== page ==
It's a stunning admission by Defense Secretary Leon Panetta. Watch the exchange above between Panetta and Sen. Jeff Sessions where Panetta matter-of-factly tells Sessions that he only has to obtain international legal authority to take military action in Syria in direct violation of the U.S. Constitution under which only Congress has the power to declare war. Congress has implemented the War Powers Act to carry out its constitutional role in deciding when the U.S. can go to war. Panetta admits that he answers to an international authority, not to Congress, and is under no obligation to obtain permission from Congress to act militarily in Syria.
Equally as alarming is the testimony FBI Director Robert Mueller gave during a separate congressional hearing where he could not answer with certainty whether President Obama can order the assassination of an American citizen on American soil who he deems to be a national security threat. Constitutional law professor Jonathan Turley, a critic of the administration's policy of killing American citizens, writes:
On Wednesday Mueller was asked in a congressional hearing whether the current policy would allow the killing of citizens in the United States. Mueller said that he simply did not know whether he could order such an assassination. It was the perfect moment to capture the dangerous ambiguity introduced into our system by this claim of inherent authority. I can understand Mueller deferring to the Attorney General on the meaning of his remarks, but the question was whether Mueller understands that the same power exists within the United States. One would hope that the FBI Director would have a handle on a few details guiding his responsibilities, including whether he can kill citizens without a charge or court order.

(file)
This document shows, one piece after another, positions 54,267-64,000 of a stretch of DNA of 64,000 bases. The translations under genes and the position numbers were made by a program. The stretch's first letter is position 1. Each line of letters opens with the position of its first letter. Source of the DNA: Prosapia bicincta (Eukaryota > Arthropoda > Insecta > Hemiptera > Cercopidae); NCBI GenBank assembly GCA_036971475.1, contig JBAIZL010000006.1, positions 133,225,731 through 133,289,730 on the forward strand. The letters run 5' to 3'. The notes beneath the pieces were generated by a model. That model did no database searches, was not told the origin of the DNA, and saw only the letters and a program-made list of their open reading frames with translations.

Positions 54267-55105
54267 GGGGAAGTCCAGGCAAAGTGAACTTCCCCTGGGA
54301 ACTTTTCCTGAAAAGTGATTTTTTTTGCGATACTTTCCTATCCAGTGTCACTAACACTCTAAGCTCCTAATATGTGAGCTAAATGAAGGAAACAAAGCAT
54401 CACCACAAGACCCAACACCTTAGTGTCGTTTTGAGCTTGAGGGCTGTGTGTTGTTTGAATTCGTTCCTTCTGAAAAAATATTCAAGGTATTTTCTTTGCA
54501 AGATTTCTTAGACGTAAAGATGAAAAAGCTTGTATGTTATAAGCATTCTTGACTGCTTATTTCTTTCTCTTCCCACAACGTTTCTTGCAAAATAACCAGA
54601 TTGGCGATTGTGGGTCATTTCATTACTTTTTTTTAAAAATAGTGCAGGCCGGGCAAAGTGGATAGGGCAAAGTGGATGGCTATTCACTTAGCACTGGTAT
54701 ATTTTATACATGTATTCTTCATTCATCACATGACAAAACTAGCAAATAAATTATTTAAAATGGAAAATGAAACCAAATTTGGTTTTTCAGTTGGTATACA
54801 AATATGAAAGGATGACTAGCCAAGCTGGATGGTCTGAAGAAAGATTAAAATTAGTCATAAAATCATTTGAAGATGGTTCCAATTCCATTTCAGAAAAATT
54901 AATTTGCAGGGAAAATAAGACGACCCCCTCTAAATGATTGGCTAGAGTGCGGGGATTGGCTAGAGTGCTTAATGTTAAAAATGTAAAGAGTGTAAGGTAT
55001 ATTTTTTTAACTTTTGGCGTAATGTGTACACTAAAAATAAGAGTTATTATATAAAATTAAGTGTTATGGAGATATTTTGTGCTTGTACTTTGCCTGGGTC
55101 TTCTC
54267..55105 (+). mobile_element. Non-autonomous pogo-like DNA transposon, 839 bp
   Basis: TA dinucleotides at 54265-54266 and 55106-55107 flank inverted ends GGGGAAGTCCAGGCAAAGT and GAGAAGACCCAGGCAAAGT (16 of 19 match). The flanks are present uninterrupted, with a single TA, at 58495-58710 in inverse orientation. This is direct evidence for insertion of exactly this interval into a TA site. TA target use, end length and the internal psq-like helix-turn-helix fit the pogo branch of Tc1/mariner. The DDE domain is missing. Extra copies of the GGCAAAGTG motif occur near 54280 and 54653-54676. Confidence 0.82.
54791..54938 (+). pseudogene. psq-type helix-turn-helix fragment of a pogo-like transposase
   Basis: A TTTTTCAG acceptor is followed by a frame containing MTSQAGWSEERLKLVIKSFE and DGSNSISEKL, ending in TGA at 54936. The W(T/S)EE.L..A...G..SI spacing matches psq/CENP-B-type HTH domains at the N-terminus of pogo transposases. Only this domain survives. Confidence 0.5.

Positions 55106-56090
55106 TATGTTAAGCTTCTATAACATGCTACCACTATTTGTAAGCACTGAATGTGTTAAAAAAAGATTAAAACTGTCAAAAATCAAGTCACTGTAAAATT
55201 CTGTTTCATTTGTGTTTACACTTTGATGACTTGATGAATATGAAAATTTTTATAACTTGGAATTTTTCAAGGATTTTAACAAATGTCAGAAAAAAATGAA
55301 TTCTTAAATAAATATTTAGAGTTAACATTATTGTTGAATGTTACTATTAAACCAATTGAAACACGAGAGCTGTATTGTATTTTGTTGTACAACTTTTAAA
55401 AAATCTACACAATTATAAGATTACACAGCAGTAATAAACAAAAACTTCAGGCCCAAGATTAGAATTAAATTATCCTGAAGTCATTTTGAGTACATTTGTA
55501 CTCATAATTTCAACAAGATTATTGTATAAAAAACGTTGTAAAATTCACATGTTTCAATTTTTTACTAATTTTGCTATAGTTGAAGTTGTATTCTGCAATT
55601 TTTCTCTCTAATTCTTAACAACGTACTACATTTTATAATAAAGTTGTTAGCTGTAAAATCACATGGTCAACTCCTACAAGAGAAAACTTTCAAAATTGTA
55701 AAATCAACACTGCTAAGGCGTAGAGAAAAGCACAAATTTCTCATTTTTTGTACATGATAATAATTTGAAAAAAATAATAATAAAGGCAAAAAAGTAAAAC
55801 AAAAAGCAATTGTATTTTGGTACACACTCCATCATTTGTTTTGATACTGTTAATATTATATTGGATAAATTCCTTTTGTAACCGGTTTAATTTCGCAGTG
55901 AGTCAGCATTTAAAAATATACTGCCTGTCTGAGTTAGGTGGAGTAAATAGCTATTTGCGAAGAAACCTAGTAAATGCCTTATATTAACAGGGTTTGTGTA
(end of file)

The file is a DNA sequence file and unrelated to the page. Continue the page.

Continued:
Mueller was asked whether the same criteria used to kill Americans abroad also would apply in the United States and whether the President retained the “historical” right to order such assassination on U.S. land. When asked this basic question by Rep. Kevin Yoder (R-Kan.), Mueller said that he was simply unsure where the President’s authority would end, if at all, in killing citizens: “I have to go back. Uh, I’m not certain whether that was addressed or not” and added I’m going to defer that to others in the Department of Justice.” He appeared unclear whether he had the power under the Obama Kill Doctrine or, in the very least, was unwilling to discuss that power. For civil libertarians, the answer should be easy: “Of course, I do not have that power under the Constitution.”This is particularly alarming and unsettling in light of Andrew Breitbart's untimely death. There is a growing rumble among some of Breitbart's closest friends and supporters that he was executed by our own government because of the perceived threat that he posed in his promised vetting of President Obama, which might undermine his role as the nation's commander-in-chief. Breitbart, who suffered from heart problems, was presumed by authorities to have died of a heart attack, although autopsy results are still being awaited. He died on the very day, March 1, that he was set to begin releasing the findings of his research of Obama, which he promised would prove to be a bombshell. Those arguing that he was assassinated point out a congressional disclosure during the Church investigations of the CIA back in the 1970s that produced testimony of a heart attack gun developed by the spy agency that fired poisonous darts which cause the victim to suffer sudden heart failure. The presence of the toxin in the vctim is difficult, if not impossible, to detect under forensic examination according to the testimony at the time. The dart that penetrates the victim's body dissolves and leaves behind nothing more than what might appear to be a mosquito bite.